So what are my four rules of writing

1. Keep your POV (Point of View) straight and don’t head hop.

2. Write in the active and not the passive voice.

3. Make your dialogue action-packed and not stale.

4. Watch for repeated words in your paragraphs, like too many sentences starting with “she” or “he” or other words.

Find a Critique Group or Accountability Partner

You need to join a writers group or have some sort of critique group that you can belong to. You must have support as you learn the writing craft and go on your journey toward publication. I am currently a member of the Christian Writers online group. I also have an accountability partner, who is my husband and business partner at our marketing company, Mustard Seed Marketing Group, LLC. He helps me by always encouraging me and making sure that I am working on my WIPs, completing them, and continuing in my writing career.

Create an Online Presence

Even unpublished writers need a website. You may not have a lot of content to fill up ten pages, but that doesn’t matter; you need to start somewhere. There must be a place online where potential readers and publishers and book reviewers can go to find you and your future work. Once you sign a publishing contract that is not the time to create a website.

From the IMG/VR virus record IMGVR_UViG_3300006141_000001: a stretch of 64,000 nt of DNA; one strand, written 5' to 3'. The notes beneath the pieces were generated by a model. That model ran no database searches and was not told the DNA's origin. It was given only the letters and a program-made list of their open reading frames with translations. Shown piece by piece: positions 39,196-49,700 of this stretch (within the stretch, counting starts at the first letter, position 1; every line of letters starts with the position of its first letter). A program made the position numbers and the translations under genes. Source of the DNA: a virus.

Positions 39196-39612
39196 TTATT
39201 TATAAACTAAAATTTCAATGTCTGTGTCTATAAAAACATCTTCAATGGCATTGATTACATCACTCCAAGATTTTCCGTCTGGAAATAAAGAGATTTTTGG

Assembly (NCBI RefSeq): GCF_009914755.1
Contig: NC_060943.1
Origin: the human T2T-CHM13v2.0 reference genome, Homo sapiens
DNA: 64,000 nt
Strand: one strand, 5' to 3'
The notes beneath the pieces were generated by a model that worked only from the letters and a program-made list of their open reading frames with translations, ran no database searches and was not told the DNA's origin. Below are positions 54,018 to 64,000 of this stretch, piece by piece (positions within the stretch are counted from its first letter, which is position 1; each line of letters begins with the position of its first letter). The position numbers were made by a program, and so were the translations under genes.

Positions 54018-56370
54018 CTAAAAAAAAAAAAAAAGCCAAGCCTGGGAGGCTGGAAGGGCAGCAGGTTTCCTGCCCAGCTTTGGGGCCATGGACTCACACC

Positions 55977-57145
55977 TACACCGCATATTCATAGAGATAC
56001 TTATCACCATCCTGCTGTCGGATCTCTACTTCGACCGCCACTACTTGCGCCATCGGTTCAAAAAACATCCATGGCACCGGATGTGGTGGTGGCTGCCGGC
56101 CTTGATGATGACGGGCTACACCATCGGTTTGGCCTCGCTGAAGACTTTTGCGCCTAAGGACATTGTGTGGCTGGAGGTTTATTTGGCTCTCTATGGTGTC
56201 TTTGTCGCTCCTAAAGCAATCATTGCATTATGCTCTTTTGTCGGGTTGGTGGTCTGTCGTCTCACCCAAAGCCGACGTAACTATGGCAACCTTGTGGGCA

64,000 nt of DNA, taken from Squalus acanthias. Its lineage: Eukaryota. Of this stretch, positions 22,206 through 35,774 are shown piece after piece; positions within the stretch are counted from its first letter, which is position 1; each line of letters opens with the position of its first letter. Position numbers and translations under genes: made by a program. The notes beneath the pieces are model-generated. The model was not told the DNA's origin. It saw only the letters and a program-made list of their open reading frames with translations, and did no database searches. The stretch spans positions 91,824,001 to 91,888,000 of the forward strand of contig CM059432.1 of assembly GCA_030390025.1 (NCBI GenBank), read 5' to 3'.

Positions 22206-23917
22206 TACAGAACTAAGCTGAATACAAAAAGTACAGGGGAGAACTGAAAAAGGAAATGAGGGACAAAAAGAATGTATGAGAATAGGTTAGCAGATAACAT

You need to create one before then. You will always be evolving and changing as an author and so will your website. I am currently using and it’s very user friendly and it’s free. You can upgrade to add premium features, but the free version is an excellent place to begin.

You need to utilize Facebook and Twitter and other social networking sites like LinkedIn and Google+. I would hold off on starting a Facebook Fan Page until you have your first book published (you can have unlimited followers there). In the meantime, I would begin with a regular Facebook profile (limited to 5,000 friends). Work on your Twitter profile and post as regularly as you can. However, understand that Twitter recently updated their regulations so you cannot use automated posting services and are not permitted to post the same content from multiple accounts. They’re trying to eliminate use of automated social bots. However, this is the perfect opportunity to get to know your followers better through increased interaction, as much as that is possible in an online setting.

Keep on Reading and Learning